St. Paul's Collegiate
27 Sep 2017 1 Respondent
By Vanessa Peutherer
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Healthcare Workers Napping in the Workplace

Healthcare Workers Napping in the Workplace

Poor sleep health is a common problem with 25 percent of U.S adults reporting insufficient sleep or rest at least 15 out of every 30 days (Centers for Disease Control and Prevention, 2009). Insufficient sleep is a major issue for nightshift healthcare workers. Healthcare workers can range from doctors, nurses, technicians, and ancillary staff. Although individuals can alter their ways of sleeping by having dimmed lighting, removing any distractions from the bedside and installing UV blocking curtains the insufficient sleep can lead to a change in the circadian rhythm. The circadian rhythm is our internal biological clock that helps regulate the timing of sleepiness and wakefulness throughout the day. Although there is some variation depending on whether you are a “morning person” or “evening person” the sleepiness we experience during these circadian dips will be less intense if we have had sufficient sleep and more intense when we are sleep deprived (Sleep Drive and Your Body Clock, 2016). A great debate is mentioned whether or not an employee can sleep / nap in the workplace during their lunch break.

Fatigue takes a huge toll on our functional capabilities, leaving us not only physically weary, but cognitively and socially less responsive to people, situations, and events. These consequences of sleep deficits can be categorized as functional, physiologic, neuropsychologic, and safety (Alspach, 2008). With fatigue and sleep deprivation being an issue on night shift healthcare workers should be able to take naps in the workplace even if it is for 15-30 minutes out of their break time. Although there may be pros and cons about this dilemma it is up to the individual to decide whether this is a cause of action that should be taken lightly upon or severe consequences should occur.

Napping in the workplace can maintain alertness, vigilance and performance and to reduce errors and accidents when taking care of individuals. If an individual is not allowed to take naps in the workplace during the break time they may fail to recognize relevant clinical findings or administer the wrong drug or drug dosage and misdiagnose patient conditions. Napping in the workplace can be means of automatic termination or disciplinary action. Disciplinary action that may occur may be 30 days of unpaid suspension, suspension or altering your schedule that way you will no longer be able to work on that specific shift anymore. Identifying employees who have napped or will nap during nightshift will increase primary and secondary prevention methods and have the potential to reduce of employees being terminated or being suspended and will reduce the costs of the employers in spending money to rehire and reorient people in the workplace. This will not only benefit the individual, but the employer as well because night shift workers may be able to stay alert and mobile and will increase alertness and productivity in the workplace.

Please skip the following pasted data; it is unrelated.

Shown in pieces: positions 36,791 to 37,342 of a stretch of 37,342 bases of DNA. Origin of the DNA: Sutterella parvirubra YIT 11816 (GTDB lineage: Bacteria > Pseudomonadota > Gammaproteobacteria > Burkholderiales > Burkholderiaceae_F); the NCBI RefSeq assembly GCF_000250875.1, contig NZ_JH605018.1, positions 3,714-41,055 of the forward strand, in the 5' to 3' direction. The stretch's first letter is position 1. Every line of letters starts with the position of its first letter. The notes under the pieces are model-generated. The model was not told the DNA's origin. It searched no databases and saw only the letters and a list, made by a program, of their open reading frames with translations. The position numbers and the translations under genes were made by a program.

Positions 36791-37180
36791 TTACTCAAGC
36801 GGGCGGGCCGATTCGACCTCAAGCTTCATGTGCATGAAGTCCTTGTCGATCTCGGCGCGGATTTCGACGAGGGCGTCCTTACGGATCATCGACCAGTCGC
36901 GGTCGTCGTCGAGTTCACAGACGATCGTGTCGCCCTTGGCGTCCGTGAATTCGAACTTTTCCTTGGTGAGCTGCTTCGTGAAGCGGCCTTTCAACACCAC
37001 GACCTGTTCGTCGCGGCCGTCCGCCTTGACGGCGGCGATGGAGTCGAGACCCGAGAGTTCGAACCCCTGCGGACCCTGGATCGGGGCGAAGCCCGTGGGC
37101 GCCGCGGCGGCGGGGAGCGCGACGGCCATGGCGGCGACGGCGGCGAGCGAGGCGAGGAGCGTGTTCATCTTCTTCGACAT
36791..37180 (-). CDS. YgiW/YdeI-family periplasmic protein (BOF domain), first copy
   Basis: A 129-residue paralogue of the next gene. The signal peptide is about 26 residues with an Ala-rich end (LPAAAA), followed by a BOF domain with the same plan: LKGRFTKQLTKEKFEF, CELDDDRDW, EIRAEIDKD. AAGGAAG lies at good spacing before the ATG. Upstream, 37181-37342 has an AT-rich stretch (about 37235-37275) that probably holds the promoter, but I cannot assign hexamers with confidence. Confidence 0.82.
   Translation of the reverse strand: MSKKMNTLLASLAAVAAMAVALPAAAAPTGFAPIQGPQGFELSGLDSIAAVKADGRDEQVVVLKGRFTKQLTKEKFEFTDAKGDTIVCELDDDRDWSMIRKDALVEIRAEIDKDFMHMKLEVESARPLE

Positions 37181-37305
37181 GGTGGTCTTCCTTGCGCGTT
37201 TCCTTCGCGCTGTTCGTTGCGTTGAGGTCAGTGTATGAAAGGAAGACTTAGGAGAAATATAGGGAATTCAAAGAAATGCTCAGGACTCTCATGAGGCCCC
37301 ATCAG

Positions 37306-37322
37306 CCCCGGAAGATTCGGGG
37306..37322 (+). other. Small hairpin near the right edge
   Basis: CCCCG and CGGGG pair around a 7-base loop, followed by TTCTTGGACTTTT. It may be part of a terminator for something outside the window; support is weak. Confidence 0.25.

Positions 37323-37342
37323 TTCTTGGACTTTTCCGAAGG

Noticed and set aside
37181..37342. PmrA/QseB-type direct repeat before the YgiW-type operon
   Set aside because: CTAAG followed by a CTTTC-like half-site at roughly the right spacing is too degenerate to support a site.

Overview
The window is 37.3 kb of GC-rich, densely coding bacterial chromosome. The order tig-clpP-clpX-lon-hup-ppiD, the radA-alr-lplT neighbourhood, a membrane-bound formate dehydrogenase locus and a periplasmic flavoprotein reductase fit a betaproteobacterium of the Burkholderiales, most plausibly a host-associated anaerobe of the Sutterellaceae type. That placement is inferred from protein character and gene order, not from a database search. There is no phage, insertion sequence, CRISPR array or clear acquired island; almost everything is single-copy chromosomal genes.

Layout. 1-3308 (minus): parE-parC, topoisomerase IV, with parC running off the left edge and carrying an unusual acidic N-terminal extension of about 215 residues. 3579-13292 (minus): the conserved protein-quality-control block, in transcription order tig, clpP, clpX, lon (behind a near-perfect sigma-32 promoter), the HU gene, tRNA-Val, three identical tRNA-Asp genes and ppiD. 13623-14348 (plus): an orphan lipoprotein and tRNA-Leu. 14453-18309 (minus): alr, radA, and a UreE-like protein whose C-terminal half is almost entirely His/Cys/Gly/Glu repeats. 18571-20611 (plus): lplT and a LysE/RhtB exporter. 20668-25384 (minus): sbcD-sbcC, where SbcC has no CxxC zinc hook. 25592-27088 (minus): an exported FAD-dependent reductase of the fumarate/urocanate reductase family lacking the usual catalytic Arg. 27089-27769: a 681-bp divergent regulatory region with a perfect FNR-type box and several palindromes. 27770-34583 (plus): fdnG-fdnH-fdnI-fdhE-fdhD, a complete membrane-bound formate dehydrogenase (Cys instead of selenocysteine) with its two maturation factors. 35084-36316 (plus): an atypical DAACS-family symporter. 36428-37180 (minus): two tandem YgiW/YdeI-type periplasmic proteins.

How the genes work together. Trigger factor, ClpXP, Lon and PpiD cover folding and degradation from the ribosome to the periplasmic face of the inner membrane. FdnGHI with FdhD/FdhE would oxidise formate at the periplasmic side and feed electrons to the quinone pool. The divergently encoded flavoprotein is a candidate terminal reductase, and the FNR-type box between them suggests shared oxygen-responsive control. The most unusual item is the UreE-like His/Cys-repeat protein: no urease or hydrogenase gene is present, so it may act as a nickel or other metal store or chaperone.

In the workplace such as big corporate names like Nike, Google, Deloitte and many others allow employees the opportunity and some dedicate space to nap during their break time. But critics have mentioned that naps should not be allowed in the workplace and disciplinary action should be taken very seriously.

Should napping in the workplace for health care workers be allowed during their lunch


Alspach, G. (2008). Napping on the Night Shift: Slacker or Savior? Critical Care Nurse, 12-19.

Centers for Disease Control and Prevention, E. P. (2009, October 30). Perceived Insufficient

Rest or Sleep Among Adults. MMWR, 58(42), 1175-1179.

Sleep Drive and Your Body Clock. (2016, March). Retrieved from National Sleep Foundation:


It is proposed that napping in the workplace for healthcare workers be allowed during their lunch.